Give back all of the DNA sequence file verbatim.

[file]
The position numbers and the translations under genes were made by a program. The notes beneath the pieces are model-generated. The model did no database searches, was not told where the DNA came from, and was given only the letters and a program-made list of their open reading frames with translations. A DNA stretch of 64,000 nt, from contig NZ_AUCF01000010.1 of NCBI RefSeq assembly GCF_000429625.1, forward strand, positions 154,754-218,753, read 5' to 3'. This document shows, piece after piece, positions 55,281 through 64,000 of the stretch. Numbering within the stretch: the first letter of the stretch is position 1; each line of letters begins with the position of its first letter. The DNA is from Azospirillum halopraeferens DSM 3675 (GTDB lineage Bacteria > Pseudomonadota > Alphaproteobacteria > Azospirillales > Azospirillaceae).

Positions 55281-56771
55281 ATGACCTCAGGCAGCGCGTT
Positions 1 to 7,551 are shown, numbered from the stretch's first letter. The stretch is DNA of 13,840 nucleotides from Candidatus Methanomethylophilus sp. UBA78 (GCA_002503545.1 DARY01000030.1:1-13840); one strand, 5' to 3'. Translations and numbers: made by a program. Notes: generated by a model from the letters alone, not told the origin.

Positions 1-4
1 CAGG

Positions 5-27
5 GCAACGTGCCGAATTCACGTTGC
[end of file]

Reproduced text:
The position numbers and the translations under genes were made by a program. The notes beneath the pieces are model-generated. The model did no database searches, was not told where the DNA came from, and was given only the letters and a program-made list of their open reading frames with translations. A DNA stretch of 64,000 nt, from contig NZ_AUCF01000010.1 of NCBI RefSeq assembly GCF_000429625.1, forward strand, positions 154,754-218,753, read 5' to 3'. This document shows, piece after piece, positions 55,281 through 64,000 of the stretch. Numbering within the stretch: the first letter of the stretch is position 1; each line of letters begins with the position of its first letter. The DNA is from Azospirillum halopraeferens DSM 3675 (GTDB lineage Bacteria > Pseudomonadota > Alphaproteobacteria > Azospirillales > Azospirillaceae).

Positions 55281-56771
55281 ATGACCTCAGGCAGCGCGTT
Positions 1 to 7,551 are shown, numbered from the stretch's first letter. The stretch is DNA of 13,840 nucleotides from Candidatus Methanomethylophilus sp. UBA78 (GCA_002503545.1 DARY01000030.1:1-13840); one strand, 5' to 3'. Translations and numbers: made by a program. Notes: generated by a model from the letters alone, not told the origin.

Positions 1-4
1 CAGG

Positions 5-27
5 GCAACGTGCCGAATTCACGTTGC